Argyreia nervosa

Argyreia nervosa
Argyreia nervosa
Argyreia nervosa flowers (enlarge)
Scientific classification
Kingdom: Plantae
(unranked): Angiosperms
(unranked): Eudicots
(unranked): Asterids
Order: Solanales
Family: Convolvulaceae
Genus: Argyreia
Species: A. nervosa
Binomial name
Argyreia nervosa
(Burm.f.) Bojer

Argyreia speciosa (L.f.) Sweet
Convolvulus nervosus Burm.f.
Convolvulus speciosus L.f.
Lettsomia nervosa (Burm.f.) Roxb.[1]

Argyreia nervosa is a perennial climbing vine that is native to the Indian subcontinent and introduced to numerous areas worldwide, including Hawaii, Africa and the Caribbean. Though it can be invasive, it is often prized for its aesthetic value. Common names include Hawaiian Baby Woodrose, Adhoguda अधोगुडा or Vidhara विधारा (Sanskrit), Elephant Creeper and Woolly Morning Glory. There are two botanical varieties: Argyreia nervosa var. nervosa described here, and Argyrea nervosa var. speciosa, a species used in ayurvedic medicine, but with little to no psychoactive value.

Hawaiian Baby Woodrose seeds may be consumed for their various lysergamide alkaloids, such as ergine,[2][unreliable source?][dead link] which can produce psychedelic effects.[3][unreliable source?]



The plant is a rare example of a plant whose hallucinogenic properties were not recognized until recent times. While its cousins in the Convolvulaceae family, such as the Rivea corymbosa (Ololiuhqui) and Ipomoea tricolor (Tlitliltzin), were used in shamanic rituals of Latin America for centuries, the Hawaiian Baby Woodrose was not traditionally recognized as a hallucinogen. Its properties were first brought to attention in the 1960s, despite the fact that the chemical composition of its seeds is nearly identical to those of the two species mentioned above, and the seeds contain the highest concentration of psychoactive compounds in the entire family.[citation needed]


Within the first one to two years of growth, this plant grows into a compact bush. After that, some of the leaves will fall off and it will elongate into vines. The vines have been known to grow up to 10 metres (33 ft) in length. If consistent water availability is not maintained, these vines may die out and be replaced by fresh growth. The vine will dry out to the closest node during this point.[citation needed]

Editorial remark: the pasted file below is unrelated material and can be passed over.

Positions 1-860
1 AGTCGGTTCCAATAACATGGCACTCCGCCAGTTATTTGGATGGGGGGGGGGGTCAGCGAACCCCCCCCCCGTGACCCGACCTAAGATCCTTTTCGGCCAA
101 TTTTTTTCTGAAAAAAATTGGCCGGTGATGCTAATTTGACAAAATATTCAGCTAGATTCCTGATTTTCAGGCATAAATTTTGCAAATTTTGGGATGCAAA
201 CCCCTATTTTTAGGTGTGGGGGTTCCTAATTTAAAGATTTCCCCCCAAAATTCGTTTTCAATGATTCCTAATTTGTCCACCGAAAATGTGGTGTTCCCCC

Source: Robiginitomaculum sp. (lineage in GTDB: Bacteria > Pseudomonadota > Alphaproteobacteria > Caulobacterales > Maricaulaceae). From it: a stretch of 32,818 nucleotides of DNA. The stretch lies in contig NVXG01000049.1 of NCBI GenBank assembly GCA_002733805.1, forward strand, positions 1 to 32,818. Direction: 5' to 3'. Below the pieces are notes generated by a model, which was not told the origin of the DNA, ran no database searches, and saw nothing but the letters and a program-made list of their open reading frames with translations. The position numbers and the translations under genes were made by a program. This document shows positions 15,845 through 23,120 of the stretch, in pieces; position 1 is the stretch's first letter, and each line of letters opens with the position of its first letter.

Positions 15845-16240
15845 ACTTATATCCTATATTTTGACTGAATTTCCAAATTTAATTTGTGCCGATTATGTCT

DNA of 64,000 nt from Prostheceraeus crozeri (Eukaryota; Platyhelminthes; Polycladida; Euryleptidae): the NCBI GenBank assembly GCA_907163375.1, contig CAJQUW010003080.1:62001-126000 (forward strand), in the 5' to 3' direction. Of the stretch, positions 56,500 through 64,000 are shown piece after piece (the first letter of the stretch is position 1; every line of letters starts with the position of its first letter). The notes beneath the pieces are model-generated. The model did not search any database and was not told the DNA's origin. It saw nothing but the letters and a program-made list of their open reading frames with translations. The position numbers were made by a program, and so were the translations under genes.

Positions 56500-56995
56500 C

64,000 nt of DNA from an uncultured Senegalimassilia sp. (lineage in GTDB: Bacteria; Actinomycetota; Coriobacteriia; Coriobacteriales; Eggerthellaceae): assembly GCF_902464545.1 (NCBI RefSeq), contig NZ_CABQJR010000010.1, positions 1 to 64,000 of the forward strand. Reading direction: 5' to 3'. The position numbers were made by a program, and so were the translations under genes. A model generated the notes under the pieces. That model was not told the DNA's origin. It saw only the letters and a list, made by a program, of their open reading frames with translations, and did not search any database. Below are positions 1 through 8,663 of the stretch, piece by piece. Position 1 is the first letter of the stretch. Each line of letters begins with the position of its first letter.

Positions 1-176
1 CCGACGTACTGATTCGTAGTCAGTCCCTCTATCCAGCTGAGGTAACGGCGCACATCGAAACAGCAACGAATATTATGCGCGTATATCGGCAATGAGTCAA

Hawaiian Baby Woodrose is very well adapted to a dry tropical climate such as areas near rivers and creeks but with a distinct wet and dry season. It is not naturally found in the Wet tropics.[citation needed]


The plant can start growing flowers as early as 18 months from seed. For this to occur, there must be sufficient watering and adequate room for the roots to grow; it can take up to five years for the first signs of flowering to become visible.[citation needed]


If the leaves receive too much light they will scorch or wilt; this is also seen with lack of watering.[citation needed]


Some people place approximately 2–5 centimetres (1–2 in) in rich potting soil with a good drainage system. It is very important during the first stages of growth to keep the soil moist, though well drained, as saturation will cause root rot. It is important to keep the mix well aerated.[citation needed]

The massive root system of this plant can cause the plant to become rootbound within the first year or so. For example, a 5-year-old plant in a 15-gallon pot (after only six months) will begin to show signs of becoming rootbound. It is suggested to use a 55-gallon drum or a feeding trough (commonly used for livestock and horses).[citation needed]


Arygeria nervosa seeds next to a ruler with mm and cm markings

The seeds are found in the pods of dried flowers. These cannot be harvested until the pods are completely dried. There are 3 to 5 seeds, commonly 4, per flower.[citation needed]



In most countries it is legal to purchase, sell or germinate Argyreia nervosa seeds, but they are generally unapproved for human consumption. Depending on the country, it may be illegal to buy seeds with the intention to consume them, and several countries have outlawed ergine-containing seeds altogether. In Australia, retailers are required to treat their seeds with chemicals to discourage consumption, and it is illegal to buy or possess untreated seeds.[4][unreliable source?]

Extracted chemicals

Extracting ergine from Argyreia speciosa seeds is illegal in the USA, since it is a scheduled substance. It is classified as a schedule III depressant by the DEA, although the substance has hallucinogenic/psychedelic properties.[5][unreliable source?]


In an animal model of ulcers in rats, large doses of the extract of Argyreia speciosa leaves (50, 100 and 200 mg/kg body weight) showed dose-dependent antiulcer activity.[6]


  1. ^ "Taxon: Argyreia nervosa (Burm. f.) Bojer". Germplasm Resources Information Network. United States Department of Agriculture. 2002-09-03. Retrieved 2010-11-10. 
  2. ^ "LSA (Lysergic Acid Amide) For treating Cluster Headaches". "Although LSD does not occur in nature, a close analogue, lysergic acid amide (LSA, ‘‘ergine’’) is found in the seeds of Argyreia nervosa (Hawaiian baby woodrose)" 
  3. ^ Erowid Hawaiian Baby Woodrose (Argyreia nervosa) Vault
  4. ^ Sunil K. Jaiswal, Chandana V. Rao, Brijesh Sharma, Pritee Mishra, Sanjib Das, Mukesh K. Dubey.,"Gastroprotective effect of standardized leaf extract from Argyreia speciosa on experimental gastric ulcers in rats." Journal of Ethnopharmacology Volume 137, Issue 1, Pages 1-944 (1 September 2011)

External links

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